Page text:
Luckily, the Tigers have not missed a beat with Thomison (103) and junior running back Javarria Rucker (101) both eclipsing the century mark against Shelbyville and utility man Dagon Stacey gaining 33 yards on the ground for two scores.

"We've worked so hard and we do so much during the off season that we're used to (run blocking)," Tiger senior center Austin Wright said. "We have such good defensive lineman that they train us well and get us ready to face these situations where we're running all the time. We're trained for this."

The defense was also expecting a big test from the Eagle offense as Tramel put up video game numbers in 2017 with 3,492 passing yards to lead the entire state to go along with 34 touchdowns and just 14 interceptions.

Tramel also set a Tennessee state record with 606 yards in a 47-37 loss to Summit last season.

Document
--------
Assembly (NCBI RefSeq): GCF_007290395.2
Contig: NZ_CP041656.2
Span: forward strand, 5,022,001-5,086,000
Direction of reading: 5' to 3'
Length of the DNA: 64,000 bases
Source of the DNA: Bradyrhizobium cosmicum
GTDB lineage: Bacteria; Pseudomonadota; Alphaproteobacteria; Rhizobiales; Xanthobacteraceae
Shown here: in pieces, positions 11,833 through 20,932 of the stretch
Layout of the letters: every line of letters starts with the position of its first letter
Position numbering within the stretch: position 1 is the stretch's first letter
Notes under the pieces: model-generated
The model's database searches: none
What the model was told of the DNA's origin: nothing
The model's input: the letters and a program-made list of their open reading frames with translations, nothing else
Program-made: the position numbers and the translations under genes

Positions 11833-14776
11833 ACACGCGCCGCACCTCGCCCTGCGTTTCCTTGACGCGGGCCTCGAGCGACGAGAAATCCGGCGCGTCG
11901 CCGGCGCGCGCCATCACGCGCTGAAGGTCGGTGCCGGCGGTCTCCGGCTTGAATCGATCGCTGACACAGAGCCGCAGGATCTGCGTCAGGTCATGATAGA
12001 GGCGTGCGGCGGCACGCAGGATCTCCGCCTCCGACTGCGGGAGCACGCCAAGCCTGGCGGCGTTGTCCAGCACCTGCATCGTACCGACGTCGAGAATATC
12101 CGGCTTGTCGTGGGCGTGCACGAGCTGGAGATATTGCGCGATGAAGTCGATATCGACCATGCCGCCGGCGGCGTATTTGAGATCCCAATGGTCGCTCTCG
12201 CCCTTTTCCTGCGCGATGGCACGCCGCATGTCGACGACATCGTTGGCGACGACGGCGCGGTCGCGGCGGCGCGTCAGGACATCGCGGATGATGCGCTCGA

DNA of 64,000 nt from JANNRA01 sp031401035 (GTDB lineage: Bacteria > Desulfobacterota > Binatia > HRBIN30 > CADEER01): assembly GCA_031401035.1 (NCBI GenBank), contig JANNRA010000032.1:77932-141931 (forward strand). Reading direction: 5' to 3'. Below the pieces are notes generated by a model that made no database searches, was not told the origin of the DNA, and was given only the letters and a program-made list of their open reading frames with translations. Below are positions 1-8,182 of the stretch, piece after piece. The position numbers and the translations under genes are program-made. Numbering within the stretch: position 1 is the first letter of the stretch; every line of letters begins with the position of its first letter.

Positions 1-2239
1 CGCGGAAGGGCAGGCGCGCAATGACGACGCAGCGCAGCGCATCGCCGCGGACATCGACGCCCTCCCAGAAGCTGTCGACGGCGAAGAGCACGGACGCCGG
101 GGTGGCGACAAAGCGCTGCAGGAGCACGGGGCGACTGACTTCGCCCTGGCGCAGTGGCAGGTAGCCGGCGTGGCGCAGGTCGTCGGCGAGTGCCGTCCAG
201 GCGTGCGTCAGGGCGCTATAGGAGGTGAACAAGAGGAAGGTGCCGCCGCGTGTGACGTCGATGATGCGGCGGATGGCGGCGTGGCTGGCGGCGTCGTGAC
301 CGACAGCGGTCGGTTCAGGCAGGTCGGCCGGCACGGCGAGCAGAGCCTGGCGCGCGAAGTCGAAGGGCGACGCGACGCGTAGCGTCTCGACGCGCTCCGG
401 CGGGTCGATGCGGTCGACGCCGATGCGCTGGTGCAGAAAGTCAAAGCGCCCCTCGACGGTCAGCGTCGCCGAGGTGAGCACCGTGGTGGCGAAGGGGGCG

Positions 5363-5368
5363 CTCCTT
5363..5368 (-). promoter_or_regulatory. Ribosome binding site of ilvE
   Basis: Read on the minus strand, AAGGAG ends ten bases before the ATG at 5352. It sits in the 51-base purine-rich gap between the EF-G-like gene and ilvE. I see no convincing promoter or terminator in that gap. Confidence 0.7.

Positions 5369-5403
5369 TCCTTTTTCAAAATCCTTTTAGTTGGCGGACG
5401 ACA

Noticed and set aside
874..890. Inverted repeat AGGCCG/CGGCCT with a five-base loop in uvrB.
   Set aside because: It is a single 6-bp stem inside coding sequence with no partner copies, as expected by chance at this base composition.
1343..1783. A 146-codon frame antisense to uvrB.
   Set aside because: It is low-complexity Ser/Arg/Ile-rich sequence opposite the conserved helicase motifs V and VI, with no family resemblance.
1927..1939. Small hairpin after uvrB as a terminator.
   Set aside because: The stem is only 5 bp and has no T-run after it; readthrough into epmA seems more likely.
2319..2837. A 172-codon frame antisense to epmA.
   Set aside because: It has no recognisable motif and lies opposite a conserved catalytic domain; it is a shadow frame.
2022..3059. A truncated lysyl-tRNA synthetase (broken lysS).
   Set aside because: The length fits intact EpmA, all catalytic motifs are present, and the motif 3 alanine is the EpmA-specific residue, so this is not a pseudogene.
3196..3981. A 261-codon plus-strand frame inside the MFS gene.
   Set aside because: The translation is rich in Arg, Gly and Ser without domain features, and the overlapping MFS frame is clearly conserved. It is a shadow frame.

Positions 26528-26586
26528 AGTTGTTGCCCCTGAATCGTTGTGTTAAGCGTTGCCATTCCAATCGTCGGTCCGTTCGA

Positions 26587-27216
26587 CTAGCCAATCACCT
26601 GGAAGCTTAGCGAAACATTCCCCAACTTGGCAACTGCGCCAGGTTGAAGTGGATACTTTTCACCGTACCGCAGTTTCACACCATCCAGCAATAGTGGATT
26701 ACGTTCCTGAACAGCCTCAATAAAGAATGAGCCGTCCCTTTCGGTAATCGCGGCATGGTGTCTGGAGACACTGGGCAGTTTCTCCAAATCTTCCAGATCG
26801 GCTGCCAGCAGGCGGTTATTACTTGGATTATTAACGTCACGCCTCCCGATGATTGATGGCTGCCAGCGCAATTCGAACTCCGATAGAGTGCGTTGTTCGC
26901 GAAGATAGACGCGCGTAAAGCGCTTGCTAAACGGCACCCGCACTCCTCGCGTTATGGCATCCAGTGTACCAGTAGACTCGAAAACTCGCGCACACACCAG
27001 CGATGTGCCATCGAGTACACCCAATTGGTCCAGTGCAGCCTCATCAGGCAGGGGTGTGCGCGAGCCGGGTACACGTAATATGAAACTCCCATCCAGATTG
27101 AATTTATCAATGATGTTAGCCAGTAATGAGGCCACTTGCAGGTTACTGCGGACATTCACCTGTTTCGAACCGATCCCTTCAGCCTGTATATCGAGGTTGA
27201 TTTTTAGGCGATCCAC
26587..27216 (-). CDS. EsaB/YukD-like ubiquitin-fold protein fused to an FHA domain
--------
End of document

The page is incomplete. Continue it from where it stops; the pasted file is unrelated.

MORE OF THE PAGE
But the highly touted quarterback completed just 15 passes for a dismal 168 yards and two touchdowns with a long pass of only 22 yards against a vaunted Tiger defensive backfield.

"I thought they were going to throw it more than they did, actually," senior defensive back Marcellus Campbell, who leads the Tigers with 15 tackles after two games, said. "He didn't throw as many passing yards as I thought he would and I thought he would try and test me even though I had five interceptions last year because I'm little compared to his receivers but he didn't throw it at me at all."

The Shelbyville ground game did not fare much better against the Tiger front line and center defenders.

Leading rushing Caleb Marsh rushed for just 28 yards on 11 attempts a week after running for 214 yards on 22 carries in the Eagles win over Tullahoma the previous week.